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Keeping it in the family

Employing family members
According to statistics, more than 60 per cent of UK businesses are family owned.
Employing family members means that it should be possible to take advantage of lower tax rates and personal allowances that may be available to spouses, civil partners, and/or children. In turn, this arrangement can help reduce the household’s overall tax bill. A few rules, however, do need to be kept in mind when taking on family members:

– The relative has to be hired to do real work at a proper commercial rate. HMRC are likely to query payments of £50 per hour to a 10 year old who is ’employed’ to take telephone messages.

– Local authorities have rules on children working. The rules do not usually apply to a few hour working at home, say, stuffing envelops. However, if you want to employ a child under 16 in other circumstances, you will need to check with the council first.

– Family members (over 16 years of age) who earn more than the National Insurance contributions (NIC) primary threshold of £146 (for 2012/13) in any week are liable for NICs. In addition, the employer will also have to pay NICs on their behalf.

– The money does actually have to be paid to the employee. HMRC may ask to see evidence that the money has gone from the business to the family member concerned. It is important, therefore, to keep proper records of all payments made.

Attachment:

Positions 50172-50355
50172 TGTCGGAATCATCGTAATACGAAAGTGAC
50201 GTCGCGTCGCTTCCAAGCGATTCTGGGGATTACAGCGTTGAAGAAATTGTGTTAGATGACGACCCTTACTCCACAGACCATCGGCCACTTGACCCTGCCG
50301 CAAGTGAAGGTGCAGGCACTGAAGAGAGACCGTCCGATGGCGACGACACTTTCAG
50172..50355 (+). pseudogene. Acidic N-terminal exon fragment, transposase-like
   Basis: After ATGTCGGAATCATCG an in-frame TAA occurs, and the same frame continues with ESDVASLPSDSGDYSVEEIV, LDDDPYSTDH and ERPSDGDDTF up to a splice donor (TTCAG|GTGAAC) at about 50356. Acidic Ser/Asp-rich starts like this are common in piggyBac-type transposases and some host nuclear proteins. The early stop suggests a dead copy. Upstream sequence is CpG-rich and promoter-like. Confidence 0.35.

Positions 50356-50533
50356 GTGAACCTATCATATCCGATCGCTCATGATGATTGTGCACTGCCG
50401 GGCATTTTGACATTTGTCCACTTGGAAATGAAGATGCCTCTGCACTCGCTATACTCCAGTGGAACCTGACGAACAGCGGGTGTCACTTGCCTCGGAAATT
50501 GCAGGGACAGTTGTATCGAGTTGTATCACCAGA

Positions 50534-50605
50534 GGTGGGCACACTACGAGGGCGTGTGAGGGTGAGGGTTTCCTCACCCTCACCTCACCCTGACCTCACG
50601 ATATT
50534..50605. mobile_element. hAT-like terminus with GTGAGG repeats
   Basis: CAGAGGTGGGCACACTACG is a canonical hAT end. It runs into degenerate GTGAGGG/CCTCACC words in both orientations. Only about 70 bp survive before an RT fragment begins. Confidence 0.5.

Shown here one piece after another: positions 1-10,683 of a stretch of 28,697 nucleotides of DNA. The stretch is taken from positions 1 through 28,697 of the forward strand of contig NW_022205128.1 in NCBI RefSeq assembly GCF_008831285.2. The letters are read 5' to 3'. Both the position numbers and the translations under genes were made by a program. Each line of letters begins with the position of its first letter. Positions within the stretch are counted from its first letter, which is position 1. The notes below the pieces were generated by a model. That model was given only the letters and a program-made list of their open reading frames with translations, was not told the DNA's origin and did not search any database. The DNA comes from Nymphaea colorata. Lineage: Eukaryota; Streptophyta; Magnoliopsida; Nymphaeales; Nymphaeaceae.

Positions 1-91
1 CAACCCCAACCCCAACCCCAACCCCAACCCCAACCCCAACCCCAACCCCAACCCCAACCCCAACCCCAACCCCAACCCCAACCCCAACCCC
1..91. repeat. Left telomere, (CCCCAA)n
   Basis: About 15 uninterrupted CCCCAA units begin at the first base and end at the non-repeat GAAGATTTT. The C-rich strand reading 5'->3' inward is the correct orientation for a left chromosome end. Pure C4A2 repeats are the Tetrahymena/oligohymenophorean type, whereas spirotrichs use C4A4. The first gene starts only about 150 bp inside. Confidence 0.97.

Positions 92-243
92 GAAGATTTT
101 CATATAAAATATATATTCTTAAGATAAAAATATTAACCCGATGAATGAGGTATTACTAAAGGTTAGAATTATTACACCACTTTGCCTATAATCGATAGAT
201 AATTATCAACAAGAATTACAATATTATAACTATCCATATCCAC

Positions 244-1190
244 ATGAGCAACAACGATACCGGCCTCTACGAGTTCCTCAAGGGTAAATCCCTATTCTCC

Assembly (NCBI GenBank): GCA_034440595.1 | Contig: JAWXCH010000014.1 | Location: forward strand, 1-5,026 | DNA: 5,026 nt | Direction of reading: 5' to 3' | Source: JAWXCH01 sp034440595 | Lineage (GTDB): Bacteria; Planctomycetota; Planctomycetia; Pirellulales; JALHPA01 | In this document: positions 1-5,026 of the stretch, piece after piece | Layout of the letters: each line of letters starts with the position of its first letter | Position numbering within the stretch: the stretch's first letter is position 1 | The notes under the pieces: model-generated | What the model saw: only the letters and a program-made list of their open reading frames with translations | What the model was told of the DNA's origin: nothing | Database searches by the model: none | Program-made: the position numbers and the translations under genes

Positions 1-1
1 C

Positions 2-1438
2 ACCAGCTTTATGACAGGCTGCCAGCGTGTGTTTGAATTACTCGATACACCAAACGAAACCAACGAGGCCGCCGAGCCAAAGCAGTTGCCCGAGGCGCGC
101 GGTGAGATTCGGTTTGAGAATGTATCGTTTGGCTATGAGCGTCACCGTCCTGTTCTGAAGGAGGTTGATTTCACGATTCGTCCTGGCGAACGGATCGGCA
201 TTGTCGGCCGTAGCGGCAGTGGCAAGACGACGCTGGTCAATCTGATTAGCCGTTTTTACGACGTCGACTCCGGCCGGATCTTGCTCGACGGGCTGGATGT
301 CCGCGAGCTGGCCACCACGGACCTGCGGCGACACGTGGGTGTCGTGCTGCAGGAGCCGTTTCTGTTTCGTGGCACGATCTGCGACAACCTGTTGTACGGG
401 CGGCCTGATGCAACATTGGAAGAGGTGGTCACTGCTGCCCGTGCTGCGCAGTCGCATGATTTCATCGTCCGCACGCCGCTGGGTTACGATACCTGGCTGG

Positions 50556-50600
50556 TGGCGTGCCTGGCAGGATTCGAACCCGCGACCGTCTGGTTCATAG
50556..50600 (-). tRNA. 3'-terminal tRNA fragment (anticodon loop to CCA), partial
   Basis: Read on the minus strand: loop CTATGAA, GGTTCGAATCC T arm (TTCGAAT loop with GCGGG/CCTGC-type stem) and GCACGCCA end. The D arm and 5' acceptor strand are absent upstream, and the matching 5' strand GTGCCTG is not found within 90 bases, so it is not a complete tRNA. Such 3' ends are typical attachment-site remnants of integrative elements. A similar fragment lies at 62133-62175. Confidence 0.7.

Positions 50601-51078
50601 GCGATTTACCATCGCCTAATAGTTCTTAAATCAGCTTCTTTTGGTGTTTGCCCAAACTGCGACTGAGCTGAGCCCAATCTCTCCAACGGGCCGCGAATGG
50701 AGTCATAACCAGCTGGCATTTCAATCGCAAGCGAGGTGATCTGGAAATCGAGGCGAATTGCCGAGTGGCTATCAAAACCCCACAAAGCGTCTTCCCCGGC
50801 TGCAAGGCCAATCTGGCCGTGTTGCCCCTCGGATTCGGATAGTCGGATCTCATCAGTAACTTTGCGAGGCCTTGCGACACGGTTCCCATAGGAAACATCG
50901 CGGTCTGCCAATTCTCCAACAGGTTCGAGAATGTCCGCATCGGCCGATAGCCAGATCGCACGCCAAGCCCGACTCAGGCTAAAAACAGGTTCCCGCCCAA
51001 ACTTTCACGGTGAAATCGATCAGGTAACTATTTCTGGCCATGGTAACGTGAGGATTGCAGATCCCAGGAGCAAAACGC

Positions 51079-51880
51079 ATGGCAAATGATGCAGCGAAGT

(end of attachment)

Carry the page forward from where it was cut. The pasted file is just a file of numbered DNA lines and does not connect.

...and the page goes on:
Clint runs a small window-cleaning business. His 16 year old son helps him out for five hours a week at £7.00 per hour, earning a total of £35 per week. This amount equates to £1,750 a year, allowing for school holidays and some overtime. Clint can offset the £1,750 he pays his son against his profits for income tax purposes. Provided his son has no other income, he doesn’t have to pay any tax on the money because he falls well below the annual tax-free personal allowance (£8,105 in 2012/13). If Clint had done the work himself and not employed his son, that £1,750 would remain part of his taxable profits for the year and he would be liable to pay tax on it. If he was liable to income tax at the higher rate of income tax of 40%, the household would have received only £1,050 (£1,750 less 40 per cent) instead of the full £1,750.

Excessive remuneration
As stated above, excessive remuneration is not deductible for income tax purposes. This was illustrated, for example, in Copeman v William Flood & Sons Ltd (1940) 24 TC 53 (see also Dollar v Lyon (1981) 54 TC 459). In an employment tax case (where remuneration paid to other employees is rarely allowable), HMRC accepted that a secretarial salary paid to the employee’s wife was incurred both ‘necessarily’ and ‘in the performance of the duties’, but HMRC were partially successful in reducing the quantum of the claim (Evans [2010] TC 00446).

Subject to that qualification, remuneration paid to members of the employer’s family is allowable in the same way as payments to other employees. It has to be shown, however, that the money claimed to have been paid, was in fact paid to, and received by, the employee. (Abbott v IR Commrs (1995) Sp C 58).

Limited companies
Employing a spouse or partner can be particularly tax-efficient where trading is undertaken through a limited company. If a spouse or civil partner is a shareholder in the company, and is also employed in it, they can be paid a mixture of salary/bonuses, benefits, and dividends, thereby reducing everyone’s overall tax bill quite considerably.